Being a parent is probably one of the most difficult things I’ve ever done. About the time you realize what you should have done during the last phase of your children’s lives, they have moved on to the next phase.
Being a parent is very humbling.
I still have much to learn about being a parent. (Right now, I am trying to learn how to be a good parent to two adult children and their spouses.) When our children were young, I read, listened to audio/video presentations, and watched other parents in order to learn how to be a good parent. Charlotte and I learned a great deal by paying attention to what others did with their children. I can’t emphasize enough the simple practice of observing other parents and processing what you see. Periodically, I would ask some more experienced parents questions about child rearing.
In recent years, I have observed a few things that encourage me greatly. I can think of a number of younger couples who seem to excel at what they are doing as Christian parents. On the other hand, I have also observed some parenting that causes me great concern.
What makes me nervous?
A mom and dad who seem to think they have arrived in their understanding of parenting.There are some people who have been parents for two, three, or four years who almost seem to think they are a cut above other young parents. Sometimes they will have read one book on parenting and see that book as the definitive work on parenting. No reason to read anything else or listen to anyone else. After all, they have read the book (not referring to the Bible). Really? Such a spirit does not reflect advanced intelligence about parenting but naiveté or worse.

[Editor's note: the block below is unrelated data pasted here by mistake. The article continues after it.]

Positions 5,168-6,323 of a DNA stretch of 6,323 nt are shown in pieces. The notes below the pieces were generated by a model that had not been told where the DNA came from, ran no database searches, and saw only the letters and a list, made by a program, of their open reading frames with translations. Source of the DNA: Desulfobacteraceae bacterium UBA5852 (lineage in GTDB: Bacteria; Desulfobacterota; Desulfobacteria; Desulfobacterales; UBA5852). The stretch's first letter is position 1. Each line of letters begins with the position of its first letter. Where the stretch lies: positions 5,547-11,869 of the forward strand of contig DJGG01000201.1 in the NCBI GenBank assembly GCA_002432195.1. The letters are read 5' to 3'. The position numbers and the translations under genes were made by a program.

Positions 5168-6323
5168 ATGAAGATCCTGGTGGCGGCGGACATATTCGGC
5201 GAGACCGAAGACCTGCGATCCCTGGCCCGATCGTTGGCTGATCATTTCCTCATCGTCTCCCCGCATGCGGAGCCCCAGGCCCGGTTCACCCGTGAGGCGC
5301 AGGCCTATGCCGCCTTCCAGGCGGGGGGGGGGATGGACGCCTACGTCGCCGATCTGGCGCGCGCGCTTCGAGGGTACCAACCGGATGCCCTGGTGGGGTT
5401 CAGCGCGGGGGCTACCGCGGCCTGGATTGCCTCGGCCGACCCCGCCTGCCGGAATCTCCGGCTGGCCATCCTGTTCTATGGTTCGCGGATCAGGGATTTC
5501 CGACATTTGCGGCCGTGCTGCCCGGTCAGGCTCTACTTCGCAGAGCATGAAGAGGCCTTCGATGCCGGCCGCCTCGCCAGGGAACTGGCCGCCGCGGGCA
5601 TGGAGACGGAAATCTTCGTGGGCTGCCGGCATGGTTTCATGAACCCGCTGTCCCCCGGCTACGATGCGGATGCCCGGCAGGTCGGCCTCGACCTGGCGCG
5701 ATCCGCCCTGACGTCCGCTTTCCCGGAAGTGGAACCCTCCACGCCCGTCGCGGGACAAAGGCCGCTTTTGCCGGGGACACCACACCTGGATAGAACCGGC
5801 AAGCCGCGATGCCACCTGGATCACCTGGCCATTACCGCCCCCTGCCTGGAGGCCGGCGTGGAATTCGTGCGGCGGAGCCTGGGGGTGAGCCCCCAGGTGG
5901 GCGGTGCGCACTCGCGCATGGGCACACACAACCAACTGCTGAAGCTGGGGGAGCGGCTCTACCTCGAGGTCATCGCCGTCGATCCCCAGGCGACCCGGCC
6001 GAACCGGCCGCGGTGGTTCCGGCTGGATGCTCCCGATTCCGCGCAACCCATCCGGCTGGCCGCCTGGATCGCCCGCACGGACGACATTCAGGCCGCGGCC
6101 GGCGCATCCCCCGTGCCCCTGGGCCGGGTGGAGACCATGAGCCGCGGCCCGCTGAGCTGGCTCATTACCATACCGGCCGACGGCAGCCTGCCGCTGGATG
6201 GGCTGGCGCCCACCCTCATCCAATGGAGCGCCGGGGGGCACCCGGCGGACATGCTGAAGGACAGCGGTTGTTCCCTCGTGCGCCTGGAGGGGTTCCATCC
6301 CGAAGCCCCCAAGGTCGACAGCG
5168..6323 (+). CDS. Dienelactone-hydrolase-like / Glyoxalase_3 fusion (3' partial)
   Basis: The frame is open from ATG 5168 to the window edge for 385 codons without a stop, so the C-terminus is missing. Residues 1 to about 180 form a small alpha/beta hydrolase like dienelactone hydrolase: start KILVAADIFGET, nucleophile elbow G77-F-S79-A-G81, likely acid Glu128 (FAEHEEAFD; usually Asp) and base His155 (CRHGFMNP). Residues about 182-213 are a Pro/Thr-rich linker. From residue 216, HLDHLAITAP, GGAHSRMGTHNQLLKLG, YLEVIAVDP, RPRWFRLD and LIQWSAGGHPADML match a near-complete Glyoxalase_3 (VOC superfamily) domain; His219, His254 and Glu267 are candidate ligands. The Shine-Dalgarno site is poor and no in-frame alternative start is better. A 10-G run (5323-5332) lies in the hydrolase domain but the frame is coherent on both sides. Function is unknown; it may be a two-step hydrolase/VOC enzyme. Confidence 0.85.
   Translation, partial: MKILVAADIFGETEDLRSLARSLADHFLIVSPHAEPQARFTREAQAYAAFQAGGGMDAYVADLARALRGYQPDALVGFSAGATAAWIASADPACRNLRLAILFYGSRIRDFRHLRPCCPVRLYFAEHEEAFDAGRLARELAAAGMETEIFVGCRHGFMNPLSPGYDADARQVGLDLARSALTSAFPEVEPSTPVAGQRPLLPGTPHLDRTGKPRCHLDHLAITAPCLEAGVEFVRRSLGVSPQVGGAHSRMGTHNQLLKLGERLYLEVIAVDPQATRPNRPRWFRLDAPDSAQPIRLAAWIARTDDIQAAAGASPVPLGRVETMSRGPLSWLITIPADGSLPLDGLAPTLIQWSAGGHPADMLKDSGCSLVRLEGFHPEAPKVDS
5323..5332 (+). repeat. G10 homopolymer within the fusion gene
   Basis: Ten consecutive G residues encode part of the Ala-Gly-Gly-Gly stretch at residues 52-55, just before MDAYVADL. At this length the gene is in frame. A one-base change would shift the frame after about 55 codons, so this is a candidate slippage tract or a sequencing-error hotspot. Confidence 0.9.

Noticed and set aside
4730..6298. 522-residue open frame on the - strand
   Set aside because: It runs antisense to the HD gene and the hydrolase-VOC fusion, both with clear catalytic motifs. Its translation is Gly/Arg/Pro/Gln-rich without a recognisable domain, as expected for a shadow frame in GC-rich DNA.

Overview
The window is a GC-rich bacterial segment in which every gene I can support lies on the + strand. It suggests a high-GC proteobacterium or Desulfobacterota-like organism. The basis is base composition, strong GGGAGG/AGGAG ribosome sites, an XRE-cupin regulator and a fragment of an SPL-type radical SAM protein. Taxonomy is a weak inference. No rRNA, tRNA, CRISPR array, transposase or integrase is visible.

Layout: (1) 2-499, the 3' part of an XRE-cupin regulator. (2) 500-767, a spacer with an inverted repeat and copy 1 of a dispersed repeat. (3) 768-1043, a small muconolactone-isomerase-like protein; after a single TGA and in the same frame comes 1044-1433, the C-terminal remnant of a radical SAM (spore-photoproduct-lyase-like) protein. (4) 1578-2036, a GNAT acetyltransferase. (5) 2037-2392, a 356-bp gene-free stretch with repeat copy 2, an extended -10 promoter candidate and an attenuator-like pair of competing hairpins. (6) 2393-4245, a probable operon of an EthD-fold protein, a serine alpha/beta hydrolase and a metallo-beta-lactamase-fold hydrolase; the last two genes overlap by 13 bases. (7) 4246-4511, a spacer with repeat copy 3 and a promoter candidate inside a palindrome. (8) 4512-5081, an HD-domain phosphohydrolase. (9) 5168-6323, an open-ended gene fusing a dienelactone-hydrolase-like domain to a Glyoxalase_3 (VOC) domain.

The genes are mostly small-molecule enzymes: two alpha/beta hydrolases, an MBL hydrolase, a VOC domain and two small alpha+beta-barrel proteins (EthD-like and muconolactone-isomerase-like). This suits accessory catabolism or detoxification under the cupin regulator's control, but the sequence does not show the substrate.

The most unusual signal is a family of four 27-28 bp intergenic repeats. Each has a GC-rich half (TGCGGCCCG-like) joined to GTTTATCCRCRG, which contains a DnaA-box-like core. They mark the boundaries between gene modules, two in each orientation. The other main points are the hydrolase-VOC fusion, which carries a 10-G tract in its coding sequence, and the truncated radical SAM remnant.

A mom and dad who have basically placed their child in charge. This family has become child-centered. Whatever this child wants, this child gets. Such child-centeredness is to the detriment of the child. This happens regardless of how many other people are inconvenienced by the desire of these parents to please this child at all costs.
How does a person navigate this parenting journey?
1. Pray for your parenting and for your child. If you aren’t praying for your children regularly, who is?
2. Be intentional about your children and their faith journey.
3. Lighten up! Every parent has messed up. OK, you lost your temper or you said that word. Maybe you were impatient with your child and snapped at him. Receive the grace of God and leave the past in his hands.
What have you learned by observing good parents?